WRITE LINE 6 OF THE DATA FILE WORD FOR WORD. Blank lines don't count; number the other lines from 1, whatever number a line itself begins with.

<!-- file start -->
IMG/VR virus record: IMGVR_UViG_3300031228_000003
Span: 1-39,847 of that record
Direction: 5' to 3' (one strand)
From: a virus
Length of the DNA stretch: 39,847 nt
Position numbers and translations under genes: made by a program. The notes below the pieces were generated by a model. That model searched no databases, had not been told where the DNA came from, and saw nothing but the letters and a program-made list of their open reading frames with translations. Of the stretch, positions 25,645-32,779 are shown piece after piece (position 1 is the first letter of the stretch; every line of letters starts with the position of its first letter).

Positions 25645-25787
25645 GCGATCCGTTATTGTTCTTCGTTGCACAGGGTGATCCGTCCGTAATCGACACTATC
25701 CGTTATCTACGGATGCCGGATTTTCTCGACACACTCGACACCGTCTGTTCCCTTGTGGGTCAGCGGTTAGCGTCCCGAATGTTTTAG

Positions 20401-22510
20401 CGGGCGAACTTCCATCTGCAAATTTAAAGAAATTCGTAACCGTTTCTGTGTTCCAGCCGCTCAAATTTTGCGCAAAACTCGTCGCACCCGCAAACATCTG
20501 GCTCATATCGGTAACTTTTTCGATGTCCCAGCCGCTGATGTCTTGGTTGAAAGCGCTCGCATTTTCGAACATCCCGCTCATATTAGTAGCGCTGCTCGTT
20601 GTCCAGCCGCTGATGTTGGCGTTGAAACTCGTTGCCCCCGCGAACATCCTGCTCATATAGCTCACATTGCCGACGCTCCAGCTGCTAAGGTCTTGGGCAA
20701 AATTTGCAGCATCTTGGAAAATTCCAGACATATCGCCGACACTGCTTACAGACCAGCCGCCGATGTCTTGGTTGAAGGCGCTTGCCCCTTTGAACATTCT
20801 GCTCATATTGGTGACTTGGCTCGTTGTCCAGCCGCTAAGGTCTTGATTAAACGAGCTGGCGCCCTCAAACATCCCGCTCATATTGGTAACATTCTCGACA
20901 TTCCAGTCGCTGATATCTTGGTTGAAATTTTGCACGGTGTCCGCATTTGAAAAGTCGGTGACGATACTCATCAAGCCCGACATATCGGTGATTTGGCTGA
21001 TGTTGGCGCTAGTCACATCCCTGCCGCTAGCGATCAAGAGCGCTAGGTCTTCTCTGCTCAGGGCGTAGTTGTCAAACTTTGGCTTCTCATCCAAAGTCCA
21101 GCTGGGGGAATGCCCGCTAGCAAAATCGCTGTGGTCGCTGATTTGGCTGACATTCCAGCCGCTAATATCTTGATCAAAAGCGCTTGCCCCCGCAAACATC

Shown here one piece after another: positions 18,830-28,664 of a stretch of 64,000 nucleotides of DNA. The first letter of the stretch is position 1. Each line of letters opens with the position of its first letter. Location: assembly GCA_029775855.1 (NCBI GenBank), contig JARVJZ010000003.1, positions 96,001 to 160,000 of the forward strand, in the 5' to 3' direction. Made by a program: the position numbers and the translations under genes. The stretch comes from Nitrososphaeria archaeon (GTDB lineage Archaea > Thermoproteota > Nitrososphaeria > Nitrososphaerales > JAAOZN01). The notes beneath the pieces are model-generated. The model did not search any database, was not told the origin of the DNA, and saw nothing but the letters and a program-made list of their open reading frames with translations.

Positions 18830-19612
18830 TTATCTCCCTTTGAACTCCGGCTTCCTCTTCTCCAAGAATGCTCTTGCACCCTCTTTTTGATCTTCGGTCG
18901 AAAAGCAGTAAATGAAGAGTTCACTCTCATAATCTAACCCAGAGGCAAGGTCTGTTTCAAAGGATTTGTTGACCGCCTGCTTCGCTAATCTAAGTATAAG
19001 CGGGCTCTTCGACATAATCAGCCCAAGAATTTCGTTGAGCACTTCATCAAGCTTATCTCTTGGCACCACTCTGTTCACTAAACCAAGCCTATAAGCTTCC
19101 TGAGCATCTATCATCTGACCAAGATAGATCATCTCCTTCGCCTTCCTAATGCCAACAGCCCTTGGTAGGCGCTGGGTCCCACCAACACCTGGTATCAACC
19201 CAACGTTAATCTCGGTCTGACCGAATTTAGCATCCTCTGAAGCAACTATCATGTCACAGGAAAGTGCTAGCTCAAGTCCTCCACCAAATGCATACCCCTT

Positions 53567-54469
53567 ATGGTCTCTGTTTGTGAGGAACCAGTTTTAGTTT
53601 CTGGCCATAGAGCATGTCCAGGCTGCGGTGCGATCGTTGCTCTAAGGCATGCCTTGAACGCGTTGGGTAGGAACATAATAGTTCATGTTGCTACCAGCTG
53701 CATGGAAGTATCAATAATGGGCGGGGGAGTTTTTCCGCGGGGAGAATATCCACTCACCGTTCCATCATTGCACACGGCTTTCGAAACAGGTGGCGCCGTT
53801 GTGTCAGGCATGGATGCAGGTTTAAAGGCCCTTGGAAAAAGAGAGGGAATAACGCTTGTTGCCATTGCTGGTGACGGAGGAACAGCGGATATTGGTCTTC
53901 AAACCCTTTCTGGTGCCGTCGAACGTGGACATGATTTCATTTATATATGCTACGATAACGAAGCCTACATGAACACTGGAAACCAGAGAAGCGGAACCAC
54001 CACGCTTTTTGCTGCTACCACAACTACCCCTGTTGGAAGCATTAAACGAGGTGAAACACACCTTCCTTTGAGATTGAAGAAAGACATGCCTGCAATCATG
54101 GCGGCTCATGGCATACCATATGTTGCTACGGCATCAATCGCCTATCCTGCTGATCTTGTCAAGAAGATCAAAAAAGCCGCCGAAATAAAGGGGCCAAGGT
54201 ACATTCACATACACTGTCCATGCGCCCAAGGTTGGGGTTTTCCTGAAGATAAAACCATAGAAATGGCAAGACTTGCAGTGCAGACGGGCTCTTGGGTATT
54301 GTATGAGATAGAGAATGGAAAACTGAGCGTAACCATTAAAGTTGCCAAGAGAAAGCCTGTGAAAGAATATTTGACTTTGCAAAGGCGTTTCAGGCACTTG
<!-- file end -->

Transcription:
Position numbers and translations under genes: made by a program. The notes below the pieces were generated by a model. That model searched no databases, had not been told where the DNA came from, and saw nothing but the letters and a program-made list of their open reading frames with translations. Of the stretch, positions 25,645-32,779 are shown piece after piece (position 1 is the first letter of the stretch; every line of letters starts with the position of its first letter).